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So what about aliens? It's likely that any advanced civilization would have had to overcome or suppress inward-facing aggression in order to remove a significant threat to its own existence, and that could be done through various means such as artificial selection, genetic engineering, tyranny, changing the substrate of the mind from a biological brain to a more easily modifiable artificial information processing artifacts, etc. But such a civilization is still faced with another threat to its longevity. In a universe with accelerating expansion (such as ours), there is only a finite amount of energy and matter within a given Hubble volume that can be used to do work (in the physics sense), for things such as supporting life processes (this is because the expansion of space itself is not limited by the speed of light, and only gravitationally bound portions of the universe -- such as our local group of galaxies -- won't be blown apart; everything beyond will eventually be forever out of reach).
Given this, advanced galactic civilizations are competing for limited resources (energy usable for work). In the very distant future, that would lead to conflict as most available resources are either allocated or contested, and few are left unclaimed. At that point, immense numbers of lives would be destroyed by the losers. It's more ethical and efficient to instead destroy competitors when they're as few in number as possible. This is why sterilizer probes have been suggested as the most likely policy of any advanced spacefaring/colonizing civilization. An advanced civilization has little incentive to suppress outward aggression. Sterilizer probes are self-replicating artifacts sent out to eliminate any life they encounter other than their original creators.
The argument against us sending out sterilizer probes as soon as nanotechnology or biotechnology is advanced enough is that our civilization will be perceived as an aggressor and more likely to be punished. The problem with this argument is that cooperation in game theory problems such as prisoner's dilemma works well as a solution in general only if there are sufficiently many rounds (and even then, only in specific circumstances; see the article that was discussed on Slashdot just a few days ago: http://science.slashdot.org/st...).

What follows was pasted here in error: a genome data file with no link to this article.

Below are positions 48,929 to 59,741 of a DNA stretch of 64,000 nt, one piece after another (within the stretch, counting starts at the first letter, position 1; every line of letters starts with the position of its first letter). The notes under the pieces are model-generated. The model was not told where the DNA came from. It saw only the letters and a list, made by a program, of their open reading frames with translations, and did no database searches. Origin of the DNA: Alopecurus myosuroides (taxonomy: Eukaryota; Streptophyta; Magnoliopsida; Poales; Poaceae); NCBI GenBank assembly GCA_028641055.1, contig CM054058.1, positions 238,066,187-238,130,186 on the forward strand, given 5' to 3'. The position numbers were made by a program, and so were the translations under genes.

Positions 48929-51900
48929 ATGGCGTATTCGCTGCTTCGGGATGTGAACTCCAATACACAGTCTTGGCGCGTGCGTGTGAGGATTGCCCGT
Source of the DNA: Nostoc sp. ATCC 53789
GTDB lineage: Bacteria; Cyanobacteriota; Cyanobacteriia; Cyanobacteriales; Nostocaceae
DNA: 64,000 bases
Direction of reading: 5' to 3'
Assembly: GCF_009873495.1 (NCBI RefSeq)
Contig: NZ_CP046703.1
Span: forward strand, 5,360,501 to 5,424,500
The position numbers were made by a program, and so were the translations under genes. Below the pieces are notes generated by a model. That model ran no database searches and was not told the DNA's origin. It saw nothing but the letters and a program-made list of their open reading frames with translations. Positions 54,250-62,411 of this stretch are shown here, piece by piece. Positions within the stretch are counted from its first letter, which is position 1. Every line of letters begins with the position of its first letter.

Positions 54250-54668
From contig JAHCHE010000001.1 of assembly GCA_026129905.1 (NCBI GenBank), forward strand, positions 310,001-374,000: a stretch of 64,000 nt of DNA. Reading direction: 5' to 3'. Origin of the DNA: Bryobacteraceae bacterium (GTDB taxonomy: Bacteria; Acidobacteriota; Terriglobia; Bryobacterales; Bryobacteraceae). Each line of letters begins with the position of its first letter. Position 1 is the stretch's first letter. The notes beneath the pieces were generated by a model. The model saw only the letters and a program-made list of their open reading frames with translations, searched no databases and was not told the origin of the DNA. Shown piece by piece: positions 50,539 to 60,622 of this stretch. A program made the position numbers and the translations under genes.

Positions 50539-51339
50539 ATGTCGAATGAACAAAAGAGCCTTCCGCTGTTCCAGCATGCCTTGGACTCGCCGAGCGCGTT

The Angus Reid Institute conducted an online survey among 1509 randomly selected Canadian adults who are Angus Reid Forum panelists
Spend some time around the forum in question, and you'll realize it's hardly representative of the general Canadian population.
neural nets do appear to be insufficient to reproduce consciousness
As in the case of his other arguments, most disagree with this. In any case, I suggest looking not to physics when trying to explain consciousness, but neuroscience. This is from one of the top neuroscientists: http://www.amazon.com/Self-Com... Specifically in terms of physics, similar arguments that the basics of physics and consciousness are intertwined are destroyed in this paper: http://arxiv.org/abs/quant-ph/...
Why the fuck do you want to round a *sound mixer* inside your *kernel space* ?! Do you run your video decoder and webbrowser there too ?
Because musicians also use computers, and latency -- which is higher if you're going through user space -- is a big no-no. While some latency is acceptable, any trained musician will easily hear 5 ms latency if he's recording, especially with voice. Since FIR filters and the hardware audio chain already add latency, there's really no room for the mixer to add much. Pro audio is actually a major application for real-time Linux kernels: https://wiki.archlinux.org/ind... And saying "but only musicians need this" would totally miss the point that almost everyone starts as hobbyists and amateurs, and the capability should be there already, especially because it's not a big problem to have it -- in-kernel mixing has been available for a long time and works fine.